Search

Vatican News
Pope Francis and other clerics when they met South Sudan's President and Opposition leaders who will form the Unity Government Pope Francis and other clerics when they met South Sudan's President and Opposition leaders who will form the Unity Government  (ANSA)

12 May deadline: No Unity Government in South Sudan

Sunday, 12 May was the deadline set in a September 2018 peace agreement that 'ended' South Sudan’s deadly war. The date has now come and gone –without the Unity Government.

Paul Samasumo – Vatican City

South Sudan’s government and opposition parties have agreed to extend, by six more months, the formation of a Unity Government in South Sudan.

Pope Francis reiterates his closeness to South Sudan

Pope Francis, one of the leading proponents for peace in South Sudan and for the formation of the Government of National Unity, on Friday, told an international meeting of religious nuns, in the Vatican, of his closeness and appreciation for women missionaries who serve the people in countries of great need like the Central African Republic and South Sudan. The Pope said he earnestly desires to visit the youngest nation in the world (South Sudan) as soon as it was possible.

IGAD helping South Sudan stay with the peace agreement

The regional group, IGAD, which has been helping to mediate between South Sudan’s warring parties has since endorsed the request by South Sudanese leaders to extend, by six months, the formation of the Government of National Unity.

A Communique of the Extraordinary Session of the Intergovernmental Authority on Development (IGAD) Council of Ministers with focus on South Sudan endorsed the request by the South Sudanese parties for a six months’ extension effective 12 May 2019.

The extension is supposed to give time for the Opposition leaders and South Sudan President, Salva Kiir, to expedite work on disarmament of various armed groups and the integration of the rebel armies into a regular army.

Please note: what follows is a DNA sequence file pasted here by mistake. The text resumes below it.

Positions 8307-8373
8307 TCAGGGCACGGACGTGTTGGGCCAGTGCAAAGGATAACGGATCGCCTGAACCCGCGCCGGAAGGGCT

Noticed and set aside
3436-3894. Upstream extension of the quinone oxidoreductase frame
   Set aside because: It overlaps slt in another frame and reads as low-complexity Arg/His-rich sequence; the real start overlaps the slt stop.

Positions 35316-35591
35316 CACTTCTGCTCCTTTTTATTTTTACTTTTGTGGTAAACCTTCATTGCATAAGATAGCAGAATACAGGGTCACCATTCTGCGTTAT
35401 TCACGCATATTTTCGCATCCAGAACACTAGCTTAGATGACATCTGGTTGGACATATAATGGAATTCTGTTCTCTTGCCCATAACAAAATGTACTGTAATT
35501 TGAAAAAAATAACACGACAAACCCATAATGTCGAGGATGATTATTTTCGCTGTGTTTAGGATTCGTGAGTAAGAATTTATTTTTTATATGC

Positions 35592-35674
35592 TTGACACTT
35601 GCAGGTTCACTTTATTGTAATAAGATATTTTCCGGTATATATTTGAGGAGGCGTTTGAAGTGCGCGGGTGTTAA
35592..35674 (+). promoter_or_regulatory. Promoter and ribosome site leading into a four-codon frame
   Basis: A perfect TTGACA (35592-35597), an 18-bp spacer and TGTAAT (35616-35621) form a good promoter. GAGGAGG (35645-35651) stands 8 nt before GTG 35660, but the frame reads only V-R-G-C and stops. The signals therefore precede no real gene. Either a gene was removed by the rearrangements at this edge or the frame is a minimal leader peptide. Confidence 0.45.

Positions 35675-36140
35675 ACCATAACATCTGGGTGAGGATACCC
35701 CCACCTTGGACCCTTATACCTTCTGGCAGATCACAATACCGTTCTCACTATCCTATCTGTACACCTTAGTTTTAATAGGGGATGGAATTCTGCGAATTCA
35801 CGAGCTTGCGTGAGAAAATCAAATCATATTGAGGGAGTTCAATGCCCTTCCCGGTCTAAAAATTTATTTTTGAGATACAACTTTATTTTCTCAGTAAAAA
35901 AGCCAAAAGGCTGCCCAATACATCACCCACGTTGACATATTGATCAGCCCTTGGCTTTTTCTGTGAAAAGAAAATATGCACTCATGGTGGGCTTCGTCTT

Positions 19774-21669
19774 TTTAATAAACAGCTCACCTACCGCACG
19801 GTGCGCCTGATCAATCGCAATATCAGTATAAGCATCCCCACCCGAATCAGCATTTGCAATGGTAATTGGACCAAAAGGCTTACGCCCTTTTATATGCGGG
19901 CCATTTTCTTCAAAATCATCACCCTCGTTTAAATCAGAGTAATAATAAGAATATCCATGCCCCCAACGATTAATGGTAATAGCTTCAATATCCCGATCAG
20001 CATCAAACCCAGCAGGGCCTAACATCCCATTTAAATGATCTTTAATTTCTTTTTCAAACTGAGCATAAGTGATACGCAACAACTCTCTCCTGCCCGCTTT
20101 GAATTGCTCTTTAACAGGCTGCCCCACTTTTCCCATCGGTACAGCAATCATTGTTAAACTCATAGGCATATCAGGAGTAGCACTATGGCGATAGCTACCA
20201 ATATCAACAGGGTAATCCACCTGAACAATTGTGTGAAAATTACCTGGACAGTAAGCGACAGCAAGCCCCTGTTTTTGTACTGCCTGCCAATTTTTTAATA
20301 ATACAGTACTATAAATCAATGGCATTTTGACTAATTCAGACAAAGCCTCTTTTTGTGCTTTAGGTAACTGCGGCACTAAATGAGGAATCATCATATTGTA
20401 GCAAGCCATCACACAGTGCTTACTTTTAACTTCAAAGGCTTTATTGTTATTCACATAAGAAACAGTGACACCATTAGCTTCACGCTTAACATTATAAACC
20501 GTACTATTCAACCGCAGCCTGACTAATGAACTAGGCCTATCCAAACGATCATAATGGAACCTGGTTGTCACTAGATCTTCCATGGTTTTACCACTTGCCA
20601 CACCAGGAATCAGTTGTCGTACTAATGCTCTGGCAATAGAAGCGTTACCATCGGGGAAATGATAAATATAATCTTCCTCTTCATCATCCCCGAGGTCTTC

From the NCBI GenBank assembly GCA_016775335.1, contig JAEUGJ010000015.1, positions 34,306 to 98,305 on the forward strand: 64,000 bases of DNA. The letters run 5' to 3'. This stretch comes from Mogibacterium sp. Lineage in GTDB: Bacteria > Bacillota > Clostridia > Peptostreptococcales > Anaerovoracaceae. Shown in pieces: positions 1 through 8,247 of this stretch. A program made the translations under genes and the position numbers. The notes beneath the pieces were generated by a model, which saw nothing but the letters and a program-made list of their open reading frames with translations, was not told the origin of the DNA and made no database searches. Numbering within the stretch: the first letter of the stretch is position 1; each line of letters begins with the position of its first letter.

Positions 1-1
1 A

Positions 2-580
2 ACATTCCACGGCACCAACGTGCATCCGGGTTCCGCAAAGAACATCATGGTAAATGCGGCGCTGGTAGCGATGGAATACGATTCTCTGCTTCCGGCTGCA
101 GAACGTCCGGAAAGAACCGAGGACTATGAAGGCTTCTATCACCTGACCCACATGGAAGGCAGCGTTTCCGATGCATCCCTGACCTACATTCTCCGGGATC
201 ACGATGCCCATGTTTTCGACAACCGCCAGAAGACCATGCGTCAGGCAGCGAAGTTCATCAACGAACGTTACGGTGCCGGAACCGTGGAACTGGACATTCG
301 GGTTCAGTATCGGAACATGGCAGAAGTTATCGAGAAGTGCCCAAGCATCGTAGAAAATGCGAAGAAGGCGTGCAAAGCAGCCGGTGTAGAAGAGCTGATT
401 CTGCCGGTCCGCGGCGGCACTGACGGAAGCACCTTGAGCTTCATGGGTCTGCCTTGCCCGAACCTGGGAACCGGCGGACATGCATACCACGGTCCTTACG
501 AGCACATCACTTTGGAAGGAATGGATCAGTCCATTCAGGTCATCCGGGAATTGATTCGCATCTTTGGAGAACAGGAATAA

Nevertheless, there is still some mistrust among the various factions, and IGAD is suggesting regular face-to-face meetings of South Sudan’s top leadership in order to keep alive the peace agreement and build some level of working trust among them.

IGAD is also reaching out to other rebel groups who are not signatories to the September peace agreement to join the peace. In particular, IGAD is concerned with rebel groups led by General Thomas Cirillo Swaka and General Paul Malong Awan. Non-signatory rebel groups could potentially derail peace efforts with their activities.

Peace agreement largely holding

Notwithstanding challenges noted by the United Nations, the September peace agreement, in South Sudan, is mostly holding.

President Salva Kiir recently lifted a state of emergency in the northern parts of South Sudan. The state of emergency was imposed in 2017 on the states of Tonj, Wau, Aweil East, Gogrial and Western Lakes.

The continued flouting of a UN arms embargo

In the meantime, Human Rights Watch has reported that a United Nations Panel of Experts on South Sudan has found that South Sudan and other nations are fueling the civil war by flouting a UN arms embargo imposed on South Sudan last year.

According to Human Rights Watch, the UN arms embargo, if adhered to, could help protect civilians from violence. The lack of effective implementation, especially from neighbouring states, was not helping matters. Human Rights Watch now wants the UN to act to renew both the sanctions and the arms embargo, and insist that neighbouring states cooperate and not flout the arms embargo.

13 May 2019, 16:12